Blur does not have to be the bane of tree photography! It can be useful, and can be used to add moodUsually, sharpness and perfect detail is the goal, but how about adding a bit of blur for atmosphere? Or how about taking a different perspective, or shooting a silhouette for mood?

Today, I will give you some tips to distinguish your images from the clichéd shots all around you…


Rather than keeping your images sharp, why not try blurring them for added impact? Panning your camera downwards during an exposure creates trees with mystical streaks of blur, and long exposures of forest with clouds moving above them creates movement in the leaves and the clouds.


For now, through ‘correct exposure’ out of the window, and shoot an impact- full silhouette! Choose a tree that has an interesting form, and pitch it against an interesting background – a dramatic sky, bright sun, etc. Choose a fast shutter speed, and a narrow aperture to ensure that the silhouette is totally – or almost totally – black.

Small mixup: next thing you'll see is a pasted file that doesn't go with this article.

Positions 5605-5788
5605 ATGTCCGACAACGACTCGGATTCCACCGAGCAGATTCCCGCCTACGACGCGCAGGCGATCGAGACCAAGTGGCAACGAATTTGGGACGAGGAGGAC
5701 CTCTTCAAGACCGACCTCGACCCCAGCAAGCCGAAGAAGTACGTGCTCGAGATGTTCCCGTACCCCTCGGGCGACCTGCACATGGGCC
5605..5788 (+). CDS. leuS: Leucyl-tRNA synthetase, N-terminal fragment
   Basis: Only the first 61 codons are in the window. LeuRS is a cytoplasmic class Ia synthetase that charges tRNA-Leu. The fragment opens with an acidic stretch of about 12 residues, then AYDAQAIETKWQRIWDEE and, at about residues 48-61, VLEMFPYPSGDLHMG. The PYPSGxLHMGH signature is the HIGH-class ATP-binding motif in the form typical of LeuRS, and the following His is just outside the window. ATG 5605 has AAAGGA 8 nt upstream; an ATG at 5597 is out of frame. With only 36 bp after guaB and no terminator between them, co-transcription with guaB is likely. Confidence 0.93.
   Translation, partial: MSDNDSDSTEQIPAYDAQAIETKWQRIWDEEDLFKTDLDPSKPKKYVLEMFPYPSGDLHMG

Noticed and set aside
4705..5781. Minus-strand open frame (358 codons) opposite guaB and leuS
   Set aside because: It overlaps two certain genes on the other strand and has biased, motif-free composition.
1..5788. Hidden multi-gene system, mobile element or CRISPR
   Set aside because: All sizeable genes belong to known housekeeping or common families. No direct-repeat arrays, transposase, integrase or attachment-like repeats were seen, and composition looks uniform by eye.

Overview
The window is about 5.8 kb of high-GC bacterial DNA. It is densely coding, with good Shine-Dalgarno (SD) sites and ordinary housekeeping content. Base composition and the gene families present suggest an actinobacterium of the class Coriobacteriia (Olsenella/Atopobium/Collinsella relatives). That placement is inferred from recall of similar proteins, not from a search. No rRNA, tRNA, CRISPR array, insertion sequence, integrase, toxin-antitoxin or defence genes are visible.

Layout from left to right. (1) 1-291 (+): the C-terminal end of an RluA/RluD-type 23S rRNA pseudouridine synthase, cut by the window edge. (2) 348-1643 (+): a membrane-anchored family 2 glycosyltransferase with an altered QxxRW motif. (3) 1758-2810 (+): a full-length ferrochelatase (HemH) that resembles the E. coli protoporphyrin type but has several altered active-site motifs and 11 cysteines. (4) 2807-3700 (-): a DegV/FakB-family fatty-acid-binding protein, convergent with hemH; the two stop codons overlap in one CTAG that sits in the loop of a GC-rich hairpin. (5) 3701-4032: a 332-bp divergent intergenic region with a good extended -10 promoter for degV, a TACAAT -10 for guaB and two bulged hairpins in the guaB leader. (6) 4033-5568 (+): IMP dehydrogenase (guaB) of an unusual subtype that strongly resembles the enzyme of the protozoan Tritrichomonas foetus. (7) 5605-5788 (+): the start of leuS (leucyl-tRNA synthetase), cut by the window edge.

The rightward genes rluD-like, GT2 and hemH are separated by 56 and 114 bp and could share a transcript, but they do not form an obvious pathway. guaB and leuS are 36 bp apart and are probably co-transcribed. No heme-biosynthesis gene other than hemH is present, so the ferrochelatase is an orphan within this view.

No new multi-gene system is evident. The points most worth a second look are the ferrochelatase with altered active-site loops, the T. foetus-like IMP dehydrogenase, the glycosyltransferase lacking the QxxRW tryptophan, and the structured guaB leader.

How about a change in perspective to give an original, and interesting change? Shooting a canopy of trees from below, or shooting up a tree’s trunk and into the crown is a good way to do this.

Lying on your back will result in more stability than bending over backwards, so remember to bring something to lie on!

Explain in Black and White…

Try shooting a tree, or forest, in black and white for a bit of a twist. This is quite a common technique, but you can still create your own, unique shot, especially if you combine it with another technique in this article, such as a shift of perspective…

Make some noise!

Digital noise is usually discouraged in photography, but can also be used to create a novel image. Adding film grain in photoshop is usually more attractive, and converting the image to black and white and adding mono grain is usually the most common practice.

The Filter>Artistic>Film Grain, or Filter>Noise>Add Noise commands can be used in Photoshop to add grain.